Larry Strickling, assistant secretary at the US Department of Commerce, is a man who defines jovial calm, but I pity any rug salesman who tries to get one over on him at the medina. He has steadily navigated the US government towards fulfilling its original commitment to Icann’s independence almost 20 years ago, but he has a tough crowd back home. To avoid spooking Republican congressmen or presidential candidates, Icann won’t big up last week’s historic achievement. Make no mistake, though, Thursday 10 March 2016 was a bright shining day on the internet. Internet Independence Day, no less.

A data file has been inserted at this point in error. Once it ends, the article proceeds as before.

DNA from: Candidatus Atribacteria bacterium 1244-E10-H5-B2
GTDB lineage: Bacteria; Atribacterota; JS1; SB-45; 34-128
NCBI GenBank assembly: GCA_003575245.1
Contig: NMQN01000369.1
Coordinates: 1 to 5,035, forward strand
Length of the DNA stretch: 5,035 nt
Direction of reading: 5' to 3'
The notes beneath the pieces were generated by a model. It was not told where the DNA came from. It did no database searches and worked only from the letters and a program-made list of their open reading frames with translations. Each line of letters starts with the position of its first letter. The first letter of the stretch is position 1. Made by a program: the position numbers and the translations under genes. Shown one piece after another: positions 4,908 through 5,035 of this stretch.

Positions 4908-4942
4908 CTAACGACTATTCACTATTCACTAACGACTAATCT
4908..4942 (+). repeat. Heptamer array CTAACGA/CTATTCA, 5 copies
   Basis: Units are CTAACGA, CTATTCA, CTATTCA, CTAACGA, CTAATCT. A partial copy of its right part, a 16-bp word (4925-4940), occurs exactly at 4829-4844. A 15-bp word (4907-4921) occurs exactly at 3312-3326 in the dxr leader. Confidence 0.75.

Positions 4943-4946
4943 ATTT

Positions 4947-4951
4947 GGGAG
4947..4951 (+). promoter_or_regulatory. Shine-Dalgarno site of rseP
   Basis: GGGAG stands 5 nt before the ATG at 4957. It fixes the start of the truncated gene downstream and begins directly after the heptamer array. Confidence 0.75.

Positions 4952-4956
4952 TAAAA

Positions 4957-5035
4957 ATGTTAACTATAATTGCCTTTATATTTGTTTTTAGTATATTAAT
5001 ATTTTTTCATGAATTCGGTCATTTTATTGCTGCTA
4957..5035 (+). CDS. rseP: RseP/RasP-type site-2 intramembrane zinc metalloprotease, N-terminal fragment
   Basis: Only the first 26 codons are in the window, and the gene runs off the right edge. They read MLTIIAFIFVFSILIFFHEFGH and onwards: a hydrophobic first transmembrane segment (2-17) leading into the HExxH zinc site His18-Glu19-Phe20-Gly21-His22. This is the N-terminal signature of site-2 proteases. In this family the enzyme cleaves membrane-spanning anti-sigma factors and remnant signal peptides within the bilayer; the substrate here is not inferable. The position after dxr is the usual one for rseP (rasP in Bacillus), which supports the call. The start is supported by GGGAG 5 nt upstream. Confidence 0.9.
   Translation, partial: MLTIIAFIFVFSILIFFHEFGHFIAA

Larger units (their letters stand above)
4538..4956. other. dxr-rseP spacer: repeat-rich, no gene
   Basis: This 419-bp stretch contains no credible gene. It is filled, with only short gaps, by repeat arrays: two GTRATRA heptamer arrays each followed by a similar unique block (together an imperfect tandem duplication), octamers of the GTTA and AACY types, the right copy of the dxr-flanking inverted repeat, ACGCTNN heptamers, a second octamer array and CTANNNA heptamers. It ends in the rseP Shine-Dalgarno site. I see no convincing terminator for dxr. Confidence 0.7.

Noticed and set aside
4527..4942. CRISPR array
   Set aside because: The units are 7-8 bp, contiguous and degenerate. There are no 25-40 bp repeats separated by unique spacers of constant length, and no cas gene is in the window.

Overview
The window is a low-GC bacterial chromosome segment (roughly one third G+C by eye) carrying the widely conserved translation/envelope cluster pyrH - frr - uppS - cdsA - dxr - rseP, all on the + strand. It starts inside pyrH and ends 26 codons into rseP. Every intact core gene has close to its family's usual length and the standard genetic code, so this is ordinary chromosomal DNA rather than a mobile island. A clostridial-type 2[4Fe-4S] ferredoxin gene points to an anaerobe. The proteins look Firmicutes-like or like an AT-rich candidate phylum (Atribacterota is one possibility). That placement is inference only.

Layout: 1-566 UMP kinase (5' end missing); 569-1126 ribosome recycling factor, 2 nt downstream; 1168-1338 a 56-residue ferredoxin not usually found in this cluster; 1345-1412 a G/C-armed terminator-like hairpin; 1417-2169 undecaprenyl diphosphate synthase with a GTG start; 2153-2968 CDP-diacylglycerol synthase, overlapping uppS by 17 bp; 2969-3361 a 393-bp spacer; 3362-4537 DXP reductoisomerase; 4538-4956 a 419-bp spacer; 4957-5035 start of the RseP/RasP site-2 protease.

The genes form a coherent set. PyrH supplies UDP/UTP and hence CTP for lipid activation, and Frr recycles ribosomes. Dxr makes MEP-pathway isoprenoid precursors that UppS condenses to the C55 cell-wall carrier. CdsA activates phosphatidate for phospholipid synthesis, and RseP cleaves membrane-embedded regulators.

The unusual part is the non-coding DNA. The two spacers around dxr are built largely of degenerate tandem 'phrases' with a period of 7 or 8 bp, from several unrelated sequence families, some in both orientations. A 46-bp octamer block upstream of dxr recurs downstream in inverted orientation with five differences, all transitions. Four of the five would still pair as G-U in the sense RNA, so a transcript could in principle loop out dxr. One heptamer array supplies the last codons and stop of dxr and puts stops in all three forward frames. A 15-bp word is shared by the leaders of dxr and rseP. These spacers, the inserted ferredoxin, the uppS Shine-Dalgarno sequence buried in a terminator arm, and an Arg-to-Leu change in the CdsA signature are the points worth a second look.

But why did we even need a carefully brokered deal to make managing the internet the world’s business, and not America’s prerogative?
When Icann was founded in 1998, the plan was to keep its anchoring contract with the US National Telecommunications and Information Administration (NTIA) for a year or two, and for Icann to become independent in 2000. But in the meantime, the internet became just too important for the US to let go of the reins.
Shielded by the US, Icann resisted attempts by the United Nations’ International Telecommunication Union to take over its job. Iana (the Internet Assigned Names Authority, the part of Icann that deals with country codes, internet numbers and protocols) went on being part of Icann, even as other countries felt sure the US must be abusing its power behind the scenes. And Icann’s “multi-stakeholder model” evolved; a hodge-podge of different interests, meeting by conference call, email list and in different cities around the world to manage the domain name system.